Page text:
Lean on your husband.

And if you need to utilize the wonders of modern medicine, don't let it - or anyone - get you down.  That doesn't mean you're less of a person.  It means you made a decision.  Praise the Lord that we even have these options.

Stand your ground.  I wish everyone could have the awesome doctor/staff/hospital that I do, but unfortunately, most of you live in big cities with big-time hospitals and strict regulations and possibly uptight caregivers.
Anyway, don't be afraid to ask for what you need.  And if something happens that you don't like, don't be afraid to ask questions.  Like, why are you doing this?  And, are there other options?  Often nurses do things just to follow normal procedure - which doesn't mean they can't make exceptions for you.
(I can give specifics if you want.)

In the end, it's your body, your baby, your experience.  I loved it when my doctor told me "There are lots of right ways to have a baby!"  because it's true.  The important thing is to get her here safe and sound.  Once she's here, life as you know it is over.
Because once you're a mother, you are a different person.  And you'll wonder how you ever felt like a whole person before you were a mother.

Next: The Nursing


For Lu: The Bag

I'll be writing a few posts for my pregnant friends about the things that I know now, after birthing two children (even though I am younger than all of you) and having two vastly different experiences.

Firstly, the hospital bag.  With Liam I had mine packed weeks in advance.  Second time, I was packing it while I was dilated to a 5 (guessing here), and I forgot/neglected things both times.  I suggest you pack:
  • Comfortable clothes.  Comfy slippers (and/or good walking shoes), PJs, stretchy pants and shirts. Some comfy undies. A robe if you want.  Some people make their own "cute" hospital gowns, but a hospital gown is a hospital gown - and I didn't wear one either time.  I prefer to wear regular clothes.
  • Good walking shoes for the husband.  Slice complained about his feet for days after Liam was born.
  • Towels that are larger than a hand towel, for showering.  Take a couple.  Maybe red ones.
  • Toiletries.  The basics, don't forget lotion and chapstick. 
  • Pillows, if you are particular about yours. 
  • Food.  You will not be allowed to eat while you're in labor.  And if you're in labor at the hospital for eighteen hours after not eating dinner the night before, you will be weak and shaky and STARVING - and doing the hardest work of your life.  So, take some snacks that are easy on the stomach.  You might see them again.  (Sorry, but I did.)
  • Nursing stuff. Nursing bra/tank, lanolin cream, a couple nursing pads just in case.  
  • Baby stuff.  An outfit or two, one with legs for the carseat on the way home.  Ask me if I learned that the hard way.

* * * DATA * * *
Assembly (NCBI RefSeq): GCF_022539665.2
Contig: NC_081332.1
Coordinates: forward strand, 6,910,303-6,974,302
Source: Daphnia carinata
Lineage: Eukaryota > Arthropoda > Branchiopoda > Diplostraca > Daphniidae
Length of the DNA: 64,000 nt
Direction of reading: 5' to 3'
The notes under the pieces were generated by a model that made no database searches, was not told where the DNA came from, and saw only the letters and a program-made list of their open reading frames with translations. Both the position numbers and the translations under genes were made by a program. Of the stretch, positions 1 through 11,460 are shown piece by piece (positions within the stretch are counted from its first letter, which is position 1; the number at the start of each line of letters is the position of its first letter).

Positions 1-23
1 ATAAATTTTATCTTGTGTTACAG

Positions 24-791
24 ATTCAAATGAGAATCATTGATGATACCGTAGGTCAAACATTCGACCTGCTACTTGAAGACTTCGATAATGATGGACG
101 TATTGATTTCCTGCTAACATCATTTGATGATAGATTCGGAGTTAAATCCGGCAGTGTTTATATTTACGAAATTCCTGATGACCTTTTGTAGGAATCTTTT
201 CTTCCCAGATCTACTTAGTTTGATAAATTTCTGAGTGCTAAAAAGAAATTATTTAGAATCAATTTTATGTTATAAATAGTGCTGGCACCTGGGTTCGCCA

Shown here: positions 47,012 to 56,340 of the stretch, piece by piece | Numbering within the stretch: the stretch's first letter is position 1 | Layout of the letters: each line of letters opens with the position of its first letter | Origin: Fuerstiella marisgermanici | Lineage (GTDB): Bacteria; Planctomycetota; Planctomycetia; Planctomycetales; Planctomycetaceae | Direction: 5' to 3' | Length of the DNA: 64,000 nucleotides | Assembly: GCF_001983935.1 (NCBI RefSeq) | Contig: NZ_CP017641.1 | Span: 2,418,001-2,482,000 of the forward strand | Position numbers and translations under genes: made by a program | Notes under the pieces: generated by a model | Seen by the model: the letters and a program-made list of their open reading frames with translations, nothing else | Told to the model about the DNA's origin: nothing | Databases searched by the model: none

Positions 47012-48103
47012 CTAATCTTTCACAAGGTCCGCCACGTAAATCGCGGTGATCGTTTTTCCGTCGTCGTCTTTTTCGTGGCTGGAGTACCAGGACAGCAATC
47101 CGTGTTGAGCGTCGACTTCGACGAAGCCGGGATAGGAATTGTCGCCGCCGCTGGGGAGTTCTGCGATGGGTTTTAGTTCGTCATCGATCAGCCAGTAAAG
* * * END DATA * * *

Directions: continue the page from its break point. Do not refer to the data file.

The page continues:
• Cameras and journals.  If you're a better person than I am, that is.  I have hardly any pictures from the hospital (especially with me in them), and I'm terrible at journaling and baby book stuff.  Just started on MG's last week.
  • Mobile devices.  I've had playlists and audio books and semi-constructive things to do, but I never did any of it.  I watched TV and checked Facebook and played Tetris on my phone.  And slept.  You should have options.
  • Cords for said mobile devices.  Again, ask me if I learned this the hard way.
  • More food.  I eat constantly for days after giving birth.  Mostly junk (chocolate).  I don't feel guilty about it either.
I hope the hospital provides (and if they don't, you'll need to get):
  • Plenty of blankets, pillows for you and your husband
  • Pads - LOTS and LOTS of them, stool softeners, Tucks pads, and maybe antibacterial spray
  • Swaddling blankets, diapers & wipes, pacifiers, hand mitts
Some people take their Boppy pillows, and flip-flops for the shower.  I haven't needed either.  Some people also take copies of their Birth Plan, and signs to put on their door, and incense and essential oils and music players and what have you.  I haven't.

Next up: The Birthing


Then Slice came home and we were all okay.

We are finally back among the living, as they say.
Time for a rambling, picture-filled post!

First, Lu, since you wanted to hear about the good parts of our AZ trip, here are the (only) photos I took on my phone while we were there:

And after we came back:

Poor kids.  They both slept a lot, for a week, which was nice.  But then they got better and I got worse (sinus infection), so it was pretty rough - even with Ki around helping a BUNCH - until Slice got off work and saved me from utter destruction.  

In other news, MG is finally growing.  We started giving her formula bottles once or twice a day.  I'm just not making enough milk, and I've known it all along, but she's had some "nipple confusion" (as they say) so I've been hesitant to give her a bottle EVER.
We're over it.
She loves bottles, and she's growing into 0-3 month clothes, now that she is four months old.  So that's good.

(Also, I get to watch Liam feed her and it melts my heart.)

In OTHER other news, the new house is a no-go.  Slice simply will not be convinced.  I can't blame him, really, it's just this whole "putting the kids in the same room" thing that I've been living in fear of for probably a year now.  Once that is done I will buckle down and fix up this old thing, for at least a little more time of living in it.

And I'm off.